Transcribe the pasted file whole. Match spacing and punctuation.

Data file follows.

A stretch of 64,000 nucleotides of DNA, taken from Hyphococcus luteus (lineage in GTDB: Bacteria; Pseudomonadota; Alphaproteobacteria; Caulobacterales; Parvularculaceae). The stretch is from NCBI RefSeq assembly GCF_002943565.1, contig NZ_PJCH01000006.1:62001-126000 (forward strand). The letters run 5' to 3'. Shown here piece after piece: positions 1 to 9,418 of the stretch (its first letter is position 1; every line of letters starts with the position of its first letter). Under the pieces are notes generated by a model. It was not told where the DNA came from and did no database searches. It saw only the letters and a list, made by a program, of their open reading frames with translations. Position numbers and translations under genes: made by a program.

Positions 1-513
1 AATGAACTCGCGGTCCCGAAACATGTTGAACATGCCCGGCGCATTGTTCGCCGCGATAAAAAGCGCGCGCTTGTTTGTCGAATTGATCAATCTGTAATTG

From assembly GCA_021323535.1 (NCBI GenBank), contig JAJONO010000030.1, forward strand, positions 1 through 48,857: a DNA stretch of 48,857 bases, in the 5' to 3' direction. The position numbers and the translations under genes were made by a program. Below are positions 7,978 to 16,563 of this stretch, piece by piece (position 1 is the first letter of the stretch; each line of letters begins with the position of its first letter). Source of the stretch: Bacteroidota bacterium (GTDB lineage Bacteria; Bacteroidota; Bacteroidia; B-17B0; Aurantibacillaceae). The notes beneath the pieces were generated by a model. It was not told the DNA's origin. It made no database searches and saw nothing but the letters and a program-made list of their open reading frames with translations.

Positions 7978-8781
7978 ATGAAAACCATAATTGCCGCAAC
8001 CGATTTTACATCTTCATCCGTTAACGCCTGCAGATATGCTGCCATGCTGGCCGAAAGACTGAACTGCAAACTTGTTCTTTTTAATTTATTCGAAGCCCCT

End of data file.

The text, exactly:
A stretch of 64,000 nucleotides of DNA, taken from Hyphococcus luteus (lineage in GTDB: Bacteria; Pseudomonadota; Alphaproteobacteria; Caulobacterales; Parvularculaceae). The stretch is from NCBI RefSeq assembly GCF_002943565.1, contig NZ_PJCH01000006.1:62001-126000 (forward strand). The letters run 5' to 3'. Shown here piece after piece: positions 1 to 9,418 of the stretch (its first letter is position 1; every line of letters starts with the position of its first letter). Under the pieces are notes generated by a model. It was not told where the DNA came from and did no database searches. It saw only the letters and a list, made by a program, of their open reading frames with translations. Position numbers and translations under genes: made by a program.

Positions 1-513
1 AATGAACTCGCGGTCCCGAAACATGTTGAACATGCCCGGCGCATTGTTCGCCGCGATAAAAAGCGCGCGCTTGTTTGTCGAATTGATCAATCTGTAATTG

From assembly GCA_021323535.1 (NCBI GenBank), contig JAJONO010000030.1, forward strand, positions 1 through 48,857: a DNA stretch of 48,857 bases, in the 5' to 3' direction. The position numbers and the translations under genes were made by a program. Below are positions 7,978 to 16,563 of this stretch, piece by piece (position 1 is the first letter of the stretch; each line of letters begins with the position of its first letter). Source of the stretch: Bacteroidota bacterium (GTDB lineage Bacteria; Bacteroidota; Bacteroidia; B-17B0; Aurantibacillaceae). The notes beneath the pieces were generated by a model. It was not told the DNA's origin. It made no database searches and saw nothing but the letters and a program-made list of their open reading frames with translations.

Positions 7978-8781
7978 ATGAAAACCATAATTGCCGCAAC
8001 CGATTTTACATCTTCATCCGTTAACGCCTGCAGATATGCTGCCATGCTGGCCGAAAGACTGAACTGCAAACTTGTTCTTTTTAATTTATTCGAAGCCCCT